The Golden Compass

The Golden Compass was supposed to launch an entire franchise, and its filmmakers certainly saved no expenses to do so, with a budget of $180 million. It also starred A-listers like Nicole Kidman, Daniel Craig, and Ian McKellen, but even those didn’t help the film become a success.

Needless to say, it never turned into a franchise, but it did win an Oscar for Best Visual Effects. We’re not sure that outcome was what they were hoping for, but it’s certainly something.


This film is the work of director Alejandro Gonzalez Iñarritu, and it was nominated for multiple Academy Awards – including Best Picture. It ended up winning only the Best Original Score category, which is probably for the best.

The movie has great aspirations, as it combines several storylines around the world, and tries to deliver a powerful message. However, the disasters that fall upon these poor, poor characters could easily be avoided if they only had better judgement, and overall – this film is just mentally exhausting.

Shakespeare in Love

Many people are asking themselves until this very day – how? Shakespeare in Love isn’t a bad movie, not at all. It’s a sweet romantic comedy that’s fun to lose yourself in for a couple of hours. While it’s a nice enough film, it certainly didn’t deserve the hype or the accolades it got. Many people thought it was strange the the film managed to snag seven Academy Awards, including the one for Best Picture, back in 1999.

It even beat Steven Spielberg’s magnificent war epic Saving Private Ryan, which seems pretty odd. Gwyneth Paltrow also won the Oscar for Best Actress, and while her performance was solid, we have to ask ourselves – did it really deserve to beat Meryl Streep’s?

King Kong

Peter Jackson’s King Kong is a remake of the 1933 epic, starring Adrien Brody, Naomi Watts, and Jack Black. As you might except from Peter Jackson, the movie was perfect in terms of sound and visual effects – and it indeed won Academy Awards for those very categories.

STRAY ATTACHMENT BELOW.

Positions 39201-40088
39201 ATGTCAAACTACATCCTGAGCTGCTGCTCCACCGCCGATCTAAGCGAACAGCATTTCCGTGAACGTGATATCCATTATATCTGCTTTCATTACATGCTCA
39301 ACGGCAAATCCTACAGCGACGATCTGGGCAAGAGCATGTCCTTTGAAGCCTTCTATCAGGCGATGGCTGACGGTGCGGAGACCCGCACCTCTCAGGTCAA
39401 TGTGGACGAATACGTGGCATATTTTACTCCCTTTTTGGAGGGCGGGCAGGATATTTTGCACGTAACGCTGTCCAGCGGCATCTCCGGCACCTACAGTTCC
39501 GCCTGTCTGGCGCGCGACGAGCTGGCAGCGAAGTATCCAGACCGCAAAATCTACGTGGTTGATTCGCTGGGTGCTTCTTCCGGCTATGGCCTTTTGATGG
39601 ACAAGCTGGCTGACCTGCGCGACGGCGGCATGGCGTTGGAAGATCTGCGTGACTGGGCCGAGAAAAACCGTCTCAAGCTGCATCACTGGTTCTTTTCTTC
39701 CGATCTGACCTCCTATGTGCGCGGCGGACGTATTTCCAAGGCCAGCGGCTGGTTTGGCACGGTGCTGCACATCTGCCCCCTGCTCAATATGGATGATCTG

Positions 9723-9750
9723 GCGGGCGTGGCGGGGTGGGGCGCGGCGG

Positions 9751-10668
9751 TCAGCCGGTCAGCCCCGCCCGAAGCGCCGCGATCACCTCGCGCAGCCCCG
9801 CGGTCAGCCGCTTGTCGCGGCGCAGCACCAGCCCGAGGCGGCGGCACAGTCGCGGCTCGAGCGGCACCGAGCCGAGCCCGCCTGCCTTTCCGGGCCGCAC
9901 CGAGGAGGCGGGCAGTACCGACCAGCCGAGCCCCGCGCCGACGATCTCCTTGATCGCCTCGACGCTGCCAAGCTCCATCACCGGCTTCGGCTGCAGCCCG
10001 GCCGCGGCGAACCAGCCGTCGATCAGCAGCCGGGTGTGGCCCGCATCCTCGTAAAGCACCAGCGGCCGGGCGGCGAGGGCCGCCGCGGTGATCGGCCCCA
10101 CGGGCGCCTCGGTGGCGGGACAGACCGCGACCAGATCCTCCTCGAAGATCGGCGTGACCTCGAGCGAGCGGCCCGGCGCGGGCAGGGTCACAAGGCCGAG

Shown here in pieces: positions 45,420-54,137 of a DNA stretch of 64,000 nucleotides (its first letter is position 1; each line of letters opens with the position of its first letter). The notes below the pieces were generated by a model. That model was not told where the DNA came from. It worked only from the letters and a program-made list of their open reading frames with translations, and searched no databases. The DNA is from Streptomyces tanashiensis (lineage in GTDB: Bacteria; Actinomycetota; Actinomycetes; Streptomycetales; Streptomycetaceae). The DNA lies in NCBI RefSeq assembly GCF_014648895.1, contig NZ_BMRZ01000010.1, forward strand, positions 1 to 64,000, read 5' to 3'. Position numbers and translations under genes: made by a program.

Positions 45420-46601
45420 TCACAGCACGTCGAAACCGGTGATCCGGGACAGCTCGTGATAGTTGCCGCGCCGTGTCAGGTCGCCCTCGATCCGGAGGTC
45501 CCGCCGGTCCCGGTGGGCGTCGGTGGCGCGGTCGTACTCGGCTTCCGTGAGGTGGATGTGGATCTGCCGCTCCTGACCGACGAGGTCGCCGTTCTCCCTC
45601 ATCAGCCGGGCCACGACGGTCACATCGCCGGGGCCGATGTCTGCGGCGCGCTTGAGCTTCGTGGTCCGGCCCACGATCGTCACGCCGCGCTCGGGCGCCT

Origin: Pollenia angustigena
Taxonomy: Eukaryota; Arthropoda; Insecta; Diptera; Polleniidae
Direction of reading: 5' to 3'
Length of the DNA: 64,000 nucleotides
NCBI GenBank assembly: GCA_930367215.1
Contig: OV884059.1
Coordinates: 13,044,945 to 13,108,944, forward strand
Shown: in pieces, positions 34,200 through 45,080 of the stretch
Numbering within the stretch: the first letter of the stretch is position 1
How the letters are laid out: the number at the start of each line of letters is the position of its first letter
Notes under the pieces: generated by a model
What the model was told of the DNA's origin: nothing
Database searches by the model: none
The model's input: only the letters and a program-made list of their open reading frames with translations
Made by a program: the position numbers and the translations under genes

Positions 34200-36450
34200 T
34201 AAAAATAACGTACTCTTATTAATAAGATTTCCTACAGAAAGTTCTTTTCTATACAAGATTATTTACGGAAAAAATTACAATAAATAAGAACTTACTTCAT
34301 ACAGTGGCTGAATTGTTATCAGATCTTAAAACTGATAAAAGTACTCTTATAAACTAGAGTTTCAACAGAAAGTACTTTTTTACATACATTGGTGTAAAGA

However, the movie itself wasn’t exactly a masterpiece. In fact, as it was a grand homage to the original, many viewers failed to see the point of making it – bringing nothing more to the table than the effects.

The Blind Side

The Blind Side is not a great movie. In fact, it’s was so cheesy and full of clichés our eyes got tired from all the rolling. Sandra Bullock is a very capable actress, don’t get us wrong – but many argued her performance wasn’t Oscar worthy, especially with that obnoxious accent.

The film, based on the true story of a troubled football player taken in by an established Mississippi family, was said to be full of inaccuracies. Many critics thought the only reason it was nominated for Best Picture was because 2009 wasn’t the best year of film.

The Great Gatsby

As you could except from a periodic film of this scale, the production design and costume design were impeccable – which is probably why it won Oscars in these categories. However, as a whole, the film completely misses its mark.

Based on the American classic by Fitzgerald, this movie tries hard to be sensational and over-the-top, but doesn’t really deliver the story as it should be. It ended up getting 49% from critics on Rotten Tomatoes, and you’d probably be better off watching Family Guy’s version of the story.


Everyone loves a good disaster movie, us included, but Earthquake was not what we’d consider a good disaster movie. Despite its many, many problems, it won the Oscar for Best Sound – which it definitely deserved.

The sound in the film was very innovative for the time – it was released with “Sensurround,” making the viewers feel as though the movie theater was shaking as they watched the film. Unfortunately, that was probably the best thing about it.